- Errors are opportunities for figuring out what needs to be changed and improved
- It is almost impossible to categorise errors, because there are too many things that can go wrong
- Person versus system centric view of error
- Reason’s model of describing errors (see Ritter/Baxter/Churchill, Chapter 10)
- The Swiss Cheese model of how errors happen despite safeguards
When errors are observed, use ways of reverse engineering the situation to determine what caused the error
Preparing for the Lecture
In this week, there will be relatively little new theory. Instead, we will use the tools we’ve discussed in the first weeks to look at the analysis of user errors. Especially in high-stakes environments such as aviation and medicine, most errors are avoided by redesigning workflows and tools to help avoid these errors in the first place. It’s no coincidence that allowing users to backtrack from errors is a separate guideline in the Nielsen/Molich heuristics we discussed last week.
If there is one thing I want to take you away from this course, it is that user errors are invaluable data for system designers and developers. Far too often, developers and administrators shrug off user error as just one of those things, or wish that users would just read the (insert swearword here) manual. And there are plenty of occasions when these feelings are justified. (I admit that I feel the same about students who don’t read the course handbook sometimes.) However, more often than not, making user errors the user’s sole responsibility will prevent you from making improvements to the interface, the system, and the workflow that would mean these errors didn’t happen in the first place.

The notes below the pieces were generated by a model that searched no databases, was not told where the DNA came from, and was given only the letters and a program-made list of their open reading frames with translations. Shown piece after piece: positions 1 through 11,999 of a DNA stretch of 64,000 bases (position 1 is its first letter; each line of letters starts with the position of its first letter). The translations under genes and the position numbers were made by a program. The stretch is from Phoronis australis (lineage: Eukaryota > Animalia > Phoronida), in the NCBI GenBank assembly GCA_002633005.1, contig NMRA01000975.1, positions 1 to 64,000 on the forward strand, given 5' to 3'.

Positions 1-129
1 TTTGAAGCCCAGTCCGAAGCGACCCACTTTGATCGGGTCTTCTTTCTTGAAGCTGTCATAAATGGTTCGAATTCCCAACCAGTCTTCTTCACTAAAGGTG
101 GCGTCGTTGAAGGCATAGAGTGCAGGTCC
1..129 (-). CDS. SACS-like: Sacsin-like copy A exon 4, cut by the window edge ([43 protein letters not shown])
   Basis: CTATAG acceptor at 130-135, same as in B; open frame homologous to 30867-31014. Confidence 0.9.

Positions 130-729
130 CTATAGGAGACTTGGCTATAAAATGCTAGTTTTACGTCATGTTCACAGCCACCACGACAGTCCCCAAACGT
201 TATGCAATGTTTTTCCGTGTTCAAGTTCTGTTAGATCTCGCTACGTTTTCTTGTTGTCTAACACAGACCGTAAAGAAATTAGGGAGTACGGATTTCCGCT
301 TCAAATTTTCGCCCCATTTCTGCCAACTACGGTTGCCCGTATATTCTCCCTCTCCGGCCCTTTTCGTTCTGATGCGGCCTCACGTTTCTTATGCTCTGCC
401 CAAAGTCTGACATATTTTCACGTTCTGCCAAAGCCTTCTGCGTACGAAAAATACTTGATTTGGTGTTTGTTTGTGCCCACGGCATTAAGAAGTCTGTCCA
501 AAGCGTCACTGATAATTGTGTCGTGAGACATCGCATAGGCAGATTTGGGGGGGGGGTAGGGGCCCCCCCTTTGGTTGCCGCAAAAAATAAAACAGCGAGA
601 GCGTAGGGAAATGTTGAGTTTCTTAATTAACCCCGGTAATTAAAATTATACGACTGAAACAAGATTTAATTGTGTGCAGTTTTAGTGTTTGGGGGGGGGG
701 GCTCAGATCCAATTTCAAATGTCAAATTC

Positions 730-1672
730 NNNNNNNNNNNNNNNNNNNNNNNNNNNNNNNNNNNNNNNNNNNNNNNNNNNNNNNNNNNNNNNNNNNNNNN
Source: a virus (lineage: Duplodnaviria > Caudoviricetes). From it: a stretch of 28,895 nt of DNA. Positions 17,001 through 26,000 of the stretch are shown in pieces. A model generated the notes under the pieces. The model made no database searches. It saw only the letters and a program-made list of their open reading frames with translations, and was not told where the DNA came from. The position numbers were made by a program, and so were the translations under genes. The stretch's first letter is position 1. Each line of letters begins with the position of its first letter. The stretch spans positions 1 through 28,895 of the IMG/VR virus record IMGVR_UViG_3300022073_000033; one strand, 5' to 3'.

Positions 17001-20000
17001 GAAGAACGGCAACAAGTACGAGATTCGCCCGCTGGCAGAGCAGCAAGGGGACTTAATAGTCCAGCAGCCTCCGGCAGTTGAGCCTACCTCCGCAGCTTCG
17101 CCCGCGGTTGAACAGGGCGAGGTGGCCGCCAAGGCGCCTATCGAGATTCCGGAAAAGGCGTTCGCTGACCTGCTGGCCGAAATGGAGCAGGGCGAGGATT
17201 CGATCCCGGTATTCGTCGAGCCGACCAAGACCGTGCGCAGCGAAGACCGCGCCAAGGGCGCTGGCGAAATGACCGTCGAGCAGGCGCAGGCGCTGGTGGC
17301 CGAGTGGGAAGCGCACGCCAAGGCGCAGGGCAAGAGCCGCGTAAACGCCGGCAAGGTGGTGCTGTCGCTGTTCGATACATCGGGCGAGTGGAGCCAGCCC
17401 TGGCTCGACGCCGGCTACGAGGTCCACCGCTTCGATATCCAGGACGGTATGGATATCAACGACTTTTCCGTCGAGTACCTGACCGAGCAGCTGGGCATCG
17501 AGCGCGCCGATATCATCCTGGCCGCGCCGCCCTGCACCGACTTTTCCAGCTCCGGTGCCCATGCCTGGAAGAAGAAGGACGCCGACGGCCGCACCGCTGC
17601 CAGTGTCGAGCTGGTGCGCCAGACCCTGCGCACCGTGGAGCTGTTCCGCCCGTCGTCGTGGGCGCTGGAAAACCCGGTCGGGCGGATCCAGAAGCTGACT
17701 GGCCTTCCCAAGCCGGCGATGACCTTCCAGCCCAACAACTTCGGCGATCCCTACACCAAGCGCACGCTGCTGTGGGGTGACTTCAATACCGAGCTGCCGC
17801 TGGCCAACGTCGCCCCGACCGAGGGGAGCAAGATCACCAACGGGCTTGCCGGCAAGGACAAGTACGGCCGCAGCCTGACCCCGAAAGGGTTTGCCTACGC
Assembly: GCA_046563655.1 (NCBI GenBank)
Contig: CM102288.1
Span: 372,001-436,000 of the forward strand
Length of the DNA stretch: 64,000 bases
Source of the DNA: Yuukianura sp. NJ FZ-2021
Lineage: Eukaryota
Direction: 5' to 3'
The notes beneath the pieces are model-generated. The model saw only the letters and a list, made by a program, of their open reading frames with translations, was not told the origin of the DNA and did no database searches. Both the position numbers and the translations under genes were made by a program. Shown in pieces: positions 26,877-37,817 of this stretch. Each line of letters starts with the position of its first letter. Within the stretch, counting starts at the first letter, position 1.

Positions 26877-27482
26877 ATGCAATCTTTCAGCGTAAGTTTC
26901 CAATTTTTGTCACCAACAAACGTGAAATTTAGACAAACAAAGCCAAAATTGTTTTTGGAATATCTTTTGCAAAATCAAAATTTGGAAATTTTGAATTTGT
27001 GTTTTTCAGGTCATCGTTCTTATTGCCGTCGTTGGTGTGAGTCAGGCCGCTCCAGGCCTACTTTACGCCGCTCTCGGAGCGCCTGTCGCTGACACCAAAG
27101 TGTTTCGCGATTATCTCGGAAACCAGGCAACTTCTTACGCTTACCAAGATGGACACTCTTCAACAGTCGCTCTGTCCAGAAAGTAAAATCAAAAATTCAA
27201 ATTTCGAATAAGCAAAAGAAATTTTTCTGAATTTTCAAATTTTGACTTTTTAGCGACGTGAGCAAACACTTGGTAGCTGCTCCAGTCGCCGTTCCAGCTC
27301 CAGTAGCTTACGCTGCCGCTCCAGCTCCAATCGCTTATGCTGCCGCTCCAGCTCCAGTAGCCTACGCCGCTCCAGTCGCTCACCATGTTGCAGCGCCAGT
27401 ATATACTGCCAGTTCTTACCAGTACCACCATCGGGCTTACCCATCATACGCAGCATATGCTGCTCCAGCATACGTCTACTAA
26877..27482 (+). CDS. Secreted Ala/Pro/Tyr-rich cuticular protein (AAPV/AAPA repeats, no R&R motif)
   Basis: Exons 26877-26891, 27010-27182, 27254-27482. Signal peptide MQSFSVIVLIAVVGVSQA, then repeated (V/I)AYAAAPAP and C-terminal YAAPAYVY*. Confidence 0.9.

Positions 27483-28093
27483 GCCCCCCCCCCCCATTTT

Making interfaces less complex isn’t the sole answer. Some interfaces, such as airplane cockpits, need to be complicated. But there are many safeguards in place that support users who are dealing with this complexity. Here’s an example from an airplane pilot, who describes undergoing recertification.
What is also crucial is an atmosphere where constructive criticism is encouraged. Without feedback on what is going wrong, it’s impossible to improve. This is why I am so glad many of you completed the mid-term feedback survey, and why I am always happy to have students point out issues with materials, diagrams, or handwriting in class.
- Chapter 10, Ritter/Baxter/Churchill (see Edinburgh University Library)
- Reason 2000 This is a classic paper on how to deal with human error. In fact, if there is only one reading that I want you to remember from this course, it’s this one.
If you want to explore further what it takes to make devices safer, have a look at the CHI+MED project, which focused on medical device safety, in particular the brief overview booklets.
If aviation is more your thing, I can recommend the Cockpit Conversation blog, which is full of observations that show you how telling problems and errors can be.